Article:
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'Barrel bombs' just another symbol of brutality in Syrian civil war

DAMASCUS — In this war where children are being brutalized by both sides, "barrel bombs" have become a trademark of the conflict.Dropped from low-flying helicopters on civilian streets in the northern city of Aleppo, the bombs are crudely packed with nails, gasoline and TNT.Over the weekend, children as young as one were killed by the inaccurate but lethal weapons. "A helicopter came, and sudde

DAMASCUS — In this war where children are being brutalized by both sides, "barrel bombs" have become a trademark of the conflict.

Dropped from low-flying helicopters on civilian streets in the northern city of Aleppo, the bombs are crudely packed with nails, gasoline and TNT.

Over the weekend, children as young as one were killed by the inaccurate but lethal weapons. 

"A helicopter came, and suddenly out of nowhere a barrel hit this area. About 30 people died, including women and children who were waiting their turn so they can get the bread," said one witness, who claimed the attacks came while food was bring distributed.

More than 100 people have been killed in three days of barrel bomb attacks by Syrian army helicopters, aid group Doctors Without Borders said on Tuesday. 

"For the past three days, the helicopters have been targeting different areas, among them a school and the Haydarya roundabout, where people wait for public transport vehicles," said Aitor Zabalgogeazkoa, Syria coordinator for the group. 

"Repeated attacks often lead to chaos and make it more difficult to treat the wounded, therefore increasing the number of fatalities," he said in a statement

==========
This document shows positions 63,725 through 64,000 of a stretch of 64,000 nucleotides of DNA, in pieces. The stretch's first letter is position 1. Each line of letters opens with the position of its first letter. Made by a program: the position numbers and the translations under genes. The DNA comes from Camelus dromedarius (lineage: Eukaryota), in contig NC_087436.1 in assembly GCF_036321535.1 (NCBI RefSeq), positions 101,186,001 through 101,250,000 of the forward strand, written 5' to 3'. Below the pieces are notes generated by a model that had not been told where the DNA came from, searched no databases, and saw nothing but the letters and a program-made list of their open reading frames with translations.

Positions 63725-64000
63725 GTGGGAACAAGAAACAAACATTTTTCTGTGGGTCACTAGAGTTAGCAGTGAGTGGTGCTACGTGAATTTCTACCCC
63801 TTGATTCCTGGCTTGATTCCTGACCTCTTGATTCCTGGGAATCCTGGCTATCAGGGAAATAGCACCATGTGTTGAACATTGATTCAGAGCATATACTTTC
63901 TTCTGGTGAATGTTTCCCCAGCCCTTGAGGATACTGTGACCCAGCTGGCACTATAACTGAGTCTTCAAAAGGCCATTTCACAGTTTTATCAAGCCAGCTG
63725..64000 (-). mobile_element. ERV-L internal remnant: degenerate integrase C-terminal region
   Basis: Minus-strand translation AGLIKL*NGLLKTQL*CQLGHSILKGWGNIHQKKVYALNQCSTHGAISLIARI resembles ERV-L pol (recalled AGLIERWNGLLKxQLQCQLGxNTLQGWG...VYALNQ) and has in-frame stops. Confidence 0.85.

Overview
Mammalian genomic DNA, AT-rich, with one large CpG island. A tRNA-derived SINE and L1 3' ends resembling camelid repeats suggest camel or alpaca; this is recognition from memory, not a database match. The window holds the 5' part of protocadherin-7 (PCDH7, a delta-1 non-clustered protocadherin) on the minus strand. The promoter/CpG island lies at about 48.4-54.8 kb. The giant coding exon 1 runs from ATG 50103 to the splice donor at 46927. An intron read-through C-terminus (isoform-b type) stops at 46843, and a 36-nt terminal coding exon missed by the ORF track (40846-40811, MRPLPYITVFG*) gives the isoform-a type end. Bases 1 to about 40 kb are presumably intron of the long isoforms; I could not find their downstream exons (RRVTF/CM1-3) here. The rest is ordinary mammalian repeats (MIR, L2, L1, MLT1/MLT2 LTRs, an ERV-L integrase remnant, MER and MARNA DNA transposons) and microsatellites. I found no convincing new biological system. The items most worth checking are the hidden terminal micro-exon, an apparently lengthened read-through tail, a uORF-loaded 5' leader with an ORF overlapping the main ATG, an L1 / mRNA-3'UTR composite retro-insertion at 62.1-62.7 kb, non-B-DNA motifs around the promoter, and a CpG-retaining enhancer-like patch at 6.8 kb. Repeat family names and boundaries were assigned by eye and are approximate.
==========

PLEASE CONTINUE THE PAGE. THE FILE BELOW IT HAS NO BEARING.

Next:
The bombs terrorize families, but in this increasingly dirty war, fear stalks both sides.

Damascus is teeming with rumors of atrocities carried out by extremists in opposition groups; of jihadists going house to house picking out people to execute and of civilians used as human shields.

In a Damascus market, the sound of explosions can be heard even as people go about their everyday lives. A few weeks ago, a mortar bomb, likely fired by opposition forces, landed on the market, injuring a restaurant owner.

But "we’re not scared," said one woman.

Yet, privately, the residents of Damascus share bloodcurdling stories. One describes how a man in the Adra area is said to have been so terrorized by extremists that he detonated a hand grenade, killing his own wife and child. He was determined that they would not become victim to ruthless killers.

He’s said to have phoned a friend as he was dying, but there’s no way of knowing whether the stories like this one are true or just macabre additions to the rumor mill.

Little wonder that for many this city is not a home but rather the place they fled to when their towns or villages were overrun by rebels.

"It's the fear. It's the fear of when the conflict will come to them. It's the fear of what will happen to their family, the children, the women," said Sanj Srikanthan, emergency deputy field director for the International Rescue Committee.

"Nobody in Syria knows where the  conflict is going to strike next," he added. "It’s not like a traditional war with front lines. It can hit your village, can hit your town, wherever you might be — and it's indiscriminate in who it's hitting."

War is now part of life in Damascus. That means there are regular power cuts, which barely faze residents, and in the market where the mortar fell a week ago, parents now bring their children to shop for sweets.

In the lobby of one of Damascus' major hotels a tape of Christmas carols is on repeat, but the suburbs are under siege, and other parts of the ancient city have been reduced to rubble.

Syria remains a broken country, and across the divide are civilians on both sides who are terrified. More than 100,000 people have been killed in Syria since the revolt against President Bashar Assad began in March 2011, according to the latest U.N. death toll issued in July. 

Reuters contributed to this report

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